The Johnnies upped their record to 11-5 (4-2 conf) by protecting the home court yesterday in New York.  They did it according to the Lavin/Keady blueprint: stops and run outs.  St. John’s held a 26-19 lead at the half which they parlayed into an impressive 72-54 win over the formerly 11th ranked Irish, who turned up 16th in this week’s latest poll.  The win was the 2nd in 2 weeks over ranked opponents for the Johnnies who are building quite a case for an NCAA bid, now about half way through their season.  St. John’s was led by D.J. Kennedy, who had 14 pts and 8 boards, Dwight Hardy, who had 12 pts on 4-6 shooting, with 4 rebounds and 4 assists to go with it, and Justin Brownlee, who added 11 points and 5 rebounds.  In what was a shocker to us, Malik Boothe, who we have absolutely trashed for his lack of ability, brought 14 pts to the table in 24 minutes.

But we’d like to go back to Syracuse.  Not actually, but for the sake of trashing them in this space.  God, we hate them.  From the way ESPN’s crew fetes them–touting how they feel the Garden is their home away from home–to the way their players run their mouths.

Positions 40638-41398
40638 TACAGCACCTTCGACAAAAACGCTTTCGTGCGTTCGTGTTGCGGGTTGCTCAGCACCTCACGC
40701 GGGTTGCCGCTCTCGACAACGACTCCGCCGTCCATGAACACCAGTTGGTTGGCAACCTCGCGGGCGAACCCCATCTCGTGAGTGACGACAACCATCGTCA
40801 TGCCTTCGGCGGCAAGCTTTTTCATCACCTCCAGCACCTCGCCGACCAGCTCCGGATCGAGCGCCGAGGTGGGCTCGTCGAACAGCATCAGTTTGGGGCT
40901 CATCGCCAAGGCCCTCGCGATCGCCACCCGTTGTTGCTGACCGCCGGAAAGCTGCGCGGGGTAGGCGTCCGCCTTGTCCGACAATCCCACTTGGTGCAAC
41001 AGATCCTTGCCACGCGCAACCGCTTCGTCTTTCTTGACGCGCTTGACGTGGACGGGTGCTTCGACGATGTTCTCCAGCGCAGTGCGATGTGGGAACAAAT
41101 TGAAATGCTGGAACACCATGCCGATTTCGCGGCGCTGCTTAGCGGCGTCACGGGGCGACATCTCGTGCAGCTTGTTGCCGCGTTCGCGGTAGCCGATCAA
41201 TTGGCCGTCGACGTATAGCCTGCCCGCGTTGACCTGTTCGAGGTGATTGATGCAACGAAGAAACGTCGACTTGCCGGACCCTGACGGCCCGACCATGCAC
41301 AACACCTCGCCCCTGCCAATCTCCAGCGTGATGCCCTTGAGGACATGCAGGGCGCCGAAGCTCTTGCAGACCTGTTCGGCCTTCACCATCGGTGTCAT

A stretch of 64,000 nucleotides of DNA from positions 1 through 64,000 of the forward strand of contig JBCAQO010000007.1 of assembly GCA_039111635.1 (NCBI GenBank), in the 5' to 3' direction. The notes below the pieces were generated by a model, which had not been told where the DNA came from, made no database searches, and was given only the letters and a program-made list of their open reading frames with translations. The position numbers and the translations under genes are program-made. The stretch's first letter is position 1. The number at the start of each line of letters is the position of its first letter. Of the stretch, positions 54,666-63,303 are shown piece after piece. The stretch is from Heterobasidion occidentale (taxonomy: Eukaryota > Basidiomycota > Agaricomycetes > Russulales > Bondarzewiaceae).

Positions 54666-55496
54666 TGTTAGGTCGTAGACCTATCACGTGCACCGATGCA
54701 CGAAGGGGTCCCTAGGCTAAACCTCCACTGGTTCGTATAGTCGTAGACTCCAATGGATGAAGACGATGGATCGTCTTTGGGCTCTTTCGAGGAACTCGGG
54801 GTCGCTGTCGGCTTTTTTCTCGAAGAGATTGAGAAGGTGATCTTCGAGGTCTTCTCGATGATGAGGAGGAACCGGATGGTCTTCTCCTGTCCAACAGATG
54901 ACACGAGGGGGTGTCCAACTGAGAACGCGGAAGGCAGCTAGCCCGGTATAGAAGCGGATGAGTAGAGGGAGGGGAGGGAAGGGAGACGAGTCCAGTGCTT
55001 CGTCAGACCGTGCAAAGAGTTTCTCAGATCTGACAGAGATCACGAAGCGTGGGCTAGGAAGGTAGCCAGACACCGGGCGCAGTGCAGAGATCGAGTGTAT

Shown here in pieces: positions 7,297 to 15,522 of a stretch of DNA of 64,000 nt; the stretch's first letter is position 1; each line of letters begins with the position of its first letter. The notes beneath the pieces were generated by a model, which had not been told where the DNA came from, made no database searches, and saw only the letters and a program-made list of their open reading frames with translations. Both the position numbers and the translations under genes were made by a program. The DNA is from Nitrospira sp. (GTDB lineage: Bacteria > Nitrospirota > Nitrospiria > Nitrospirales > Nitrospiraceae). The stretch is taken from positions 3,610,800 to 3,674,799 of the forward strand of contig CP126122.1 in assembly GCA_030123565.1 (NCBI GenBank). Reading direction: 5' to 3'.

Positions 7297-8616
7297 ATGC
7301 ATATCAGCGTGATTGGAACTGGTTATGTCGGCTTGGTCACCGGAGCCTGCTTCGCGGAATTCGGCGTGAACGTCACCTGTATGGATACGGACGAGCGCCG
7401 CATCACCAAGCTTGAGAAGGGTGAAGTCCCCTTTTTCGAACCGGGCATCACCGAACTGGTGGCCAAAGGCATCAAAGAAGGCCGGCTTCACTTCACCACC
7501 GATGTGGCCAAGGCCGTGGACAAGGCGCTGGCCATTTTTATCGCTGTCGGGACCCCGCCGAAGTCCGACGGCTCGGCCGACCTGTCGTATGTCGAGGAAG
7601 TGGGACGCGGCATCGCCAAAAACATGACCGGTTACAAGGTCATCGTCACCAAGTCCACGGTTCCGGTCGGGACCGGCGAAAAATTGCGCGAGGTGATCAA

“We just know where we stand with New York and where New York stands with us.  St. John’s is having a great year.  We’re not taking anything away from them…but we’re New York’s team right now.” — Scoop Jardine

They talk because they are worried.  St. John’s is in play on all viable city kids, cutting into Syracuse’s recruiting base considerably.  And Lavin’s California pipeline and pull out in the Golden State can not be matched by Syracuse, who has now watched California pull what looks like two consecutive Mr. Basketball’s from Cali, Dwayne Polee, and next year’s gem, big man Norvel Pelle.  We hear Remi Barry is still beaming about his visit to campus as well.  Wearing ‘NY’s Team’ shirts in the Garden and chirping about it, as well as a tacky guerilla marketing campaign in which they rented out the tops of New York City yellow taxis and installed orange plackards was at once desperate and sad.